Friday, November 30, 2018

Analyzing infected documents

Occasionally, users ask me to take a look at a document (usually .docx or .pdf) that they are unsure of.  It might be that the sender is someone known to them but they weren't expecting a report or an invoice, or perhaps they don't know the sender but the message seems legitimate.  As a part of our security awareness campaigns, I have repeatedly encouraged them to ask.  I'm glad they do.

Other times, it comes to my attention that a user has, or might have, opened a malicious attachment.  In these cases also I need to find out what I'm dealing with.  Is the document malicious?  What does it do if you open it (and Enable Content)?  Does it actually execute code or just link to a phishing site?

My favorite tool for analyzing these documents is https://www.hybrid-analysis.com.  This site makes it very easy to figure out if a document is malicious, analyze its behavior, and identify potential indicators of compromise.  The following is a quick walk-though the highlights some of the information that is provided when you analyze a document on the site.





To start with, simply drag and drop the file into the box or provide a URL, and click Analyze.



You can provide an email for optional notification, or just proceed.  You do have to agree to their terms.  Be very careful if there is any possibility that your document contains PII.  Most of the documents I deal with are (if they turn out to be legitimate) things like invoices that are not confidential (I work in the public sector).



Pick a VM and you're ready to go.


As you can see, the overview will tell you whether this file has been seen before ("Last Sandbox Report" and what percentage of AV programs detect it as malicious.  The AV results were less certain when I ran this document through a couple of days ago (I think it was at about a 10-15% detection rate).  But, what if it's not detected as malicious or only a few programs think so. We should dig in.


Further down, is the sandbox report.  It usually takes 15-20 minutes to get a report back but I've run this file through before so I have a report available now.  Let's click the report on the right and see what we get.



This already looks bad.  My Word document is spawning new processes and making network connections.  Not what I'd normally expect (or want).



This document appears to run a series of PowerShell commands, drops an executable jDY.exe, and creates nirmalahistory.exe.  I don't know what the ultimate purpose is, but I've seen more than enough to know that I don't want anyone to open this.



Further down, I can see that this opening this document resulted in contacting several sites with phishy-looking names.  On the right, I can see that all of them are tagged as malicious by at least some AV engines.




Further down, we can see the actual command lines that are executed by this document.  They appear obfuscated, but we can see what we already knew: it executes a bunch of PowerShell commands.



Under Suspicious Indicators, we can see that the processes accesses the Service Control Manager and appear to be starting a new service.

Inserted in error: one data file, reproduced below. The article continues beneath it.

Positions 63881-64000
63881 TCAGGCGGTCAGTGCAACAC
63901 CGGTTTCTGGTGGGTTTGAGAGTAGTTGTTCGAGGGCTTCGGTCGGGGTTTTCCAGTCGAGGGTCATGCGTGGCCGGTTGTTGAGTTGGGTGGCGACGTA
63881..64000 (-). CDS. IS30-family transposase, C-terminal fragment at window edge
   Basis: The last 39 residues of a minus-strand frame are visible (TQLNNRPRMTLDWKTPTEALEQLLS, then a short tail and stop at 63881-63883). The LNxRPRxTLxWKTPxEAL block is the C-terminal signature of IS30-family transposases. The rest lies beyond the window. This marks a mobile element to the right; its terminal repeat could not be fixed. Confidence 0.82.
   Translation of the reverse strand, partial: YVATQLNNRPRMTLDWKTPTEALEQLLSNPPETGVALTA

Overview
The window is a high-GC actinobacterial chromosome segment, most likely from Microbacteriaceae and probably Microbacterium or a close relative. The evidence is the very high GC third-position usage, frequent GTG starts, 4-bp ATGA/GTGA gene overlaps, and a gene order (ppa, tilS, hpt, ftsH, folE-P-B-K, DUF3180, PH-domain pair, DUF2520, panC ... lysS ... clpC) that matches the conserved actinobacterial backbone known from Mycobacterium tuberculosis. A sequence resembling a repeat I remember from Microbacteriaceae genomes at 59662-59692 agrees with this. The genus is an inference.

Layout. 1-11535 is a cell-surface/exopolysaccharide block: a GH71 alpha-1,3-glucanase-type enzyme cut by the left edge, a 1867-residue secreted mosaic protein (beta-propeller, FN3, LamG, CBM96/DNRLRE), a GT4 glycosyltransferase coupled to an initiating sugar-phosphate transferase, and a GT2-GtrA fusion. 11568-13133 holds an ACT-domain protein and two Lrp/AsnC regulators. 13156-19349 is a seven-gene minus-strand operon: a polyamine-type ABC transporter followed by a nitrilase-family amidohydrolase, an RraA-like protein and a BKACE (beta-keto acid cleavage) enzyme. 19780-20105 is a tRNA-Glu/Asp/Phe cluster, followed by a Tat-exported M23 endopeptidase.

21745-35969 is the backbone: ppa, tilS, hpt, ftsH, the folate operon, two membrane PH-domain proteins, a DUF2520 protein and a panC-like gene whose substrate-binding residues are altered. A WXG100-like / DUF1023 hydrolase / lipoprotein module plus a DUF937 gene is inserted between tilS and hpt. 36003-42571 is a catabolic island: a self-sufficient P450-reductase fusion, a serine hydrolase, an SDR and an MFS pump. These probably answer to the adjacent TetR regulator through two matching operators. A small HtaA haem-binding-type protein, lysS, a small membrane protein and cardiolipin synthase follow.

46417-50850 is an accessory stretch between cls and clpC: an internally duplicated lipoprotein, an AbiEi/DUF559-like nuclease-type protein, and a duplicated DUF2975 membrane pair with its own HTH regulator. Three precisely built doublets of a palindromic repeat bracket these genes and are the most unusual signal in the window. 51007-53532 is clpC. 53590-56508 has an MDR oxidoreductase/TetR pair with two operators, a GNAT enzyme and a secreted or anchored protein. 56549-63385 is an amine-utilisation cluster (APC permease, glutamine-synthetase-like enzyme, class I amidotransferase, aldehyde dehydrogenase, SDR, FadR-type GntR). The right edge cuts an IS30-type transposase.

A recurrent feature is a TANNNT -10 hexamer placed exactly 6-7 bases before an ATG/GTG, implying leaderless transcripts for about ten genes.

A little further down we have a handy list of IP addresses that these processes connect to.





And domain names and URLs too.



Near the bottom, we get to see screenshots from the VM that was used to open and analyze the document.  This is very helpful for cases where the document either not malicious or where it links to a phishing site rather than trying to execute code.  If the document is legit, I would expect to see a real invoice, letter, etc.  I can show this to my users and ask them if its something they were expecting.  In the case that it's used for phishing and doesn't execute any code, I might see that the document contains a fake link to Dropbox or Google Drive.


Hover over the right-hand side of the series to scroll right and see additional images.  Click on one to open it.



Here, we see that this document offers the user a pretext for clicking "Enable Content".



Near the bottom we can see all of the files that were dropped as well as the AV scan results for those files.  In this case, the jDY.exe file is identified as Emotet.

MalwareBytes describes Emotet as "a banking Trojan that can steal data, such as user credentials stored on the browser, by eavesdropping on network traffic."  The "banking trojan" part is clear enough.  In the next part, I think they mean to say that it steals credentials from the browser AND grabs network traffic.  They also say "[o]nce Trojan.Emotet has infected a networked machine, it will propagate using the Eternal Blue vulnerability."  Gnarly.  CERT says that "Emotet is an advanced, modular banking Trojan that primarily functions as a downloader or dropper of other banking Trojans."  They indicate that it can spread over SMB but do not mention using EternalBlue or other exploits.  Symantec reports that Emotet has been used to spread Qakbot which uses Mimikatz.

If you wanted to do some additional reverse engineering, this is probably the point at which you'd want to load this into another tool and start analyzing the executables yourself.  For my purposes, I've got more than enough information.

One important thing that I haven't discuss so far is that this tool provides lots of indicators of compromise (IOCs):


  • A process named "nirmalahistory.exe"
  • An executable named "jDY.exe"
  • Several IP addresses and domain names
I could follow up by checking to see if any of my users have reached out to the addresses given here.  If so, they are compromised.  I could also search my EDR tool for the executables named.  I might also check logs for evidence of any new service installations, but there's a lot more noise there.

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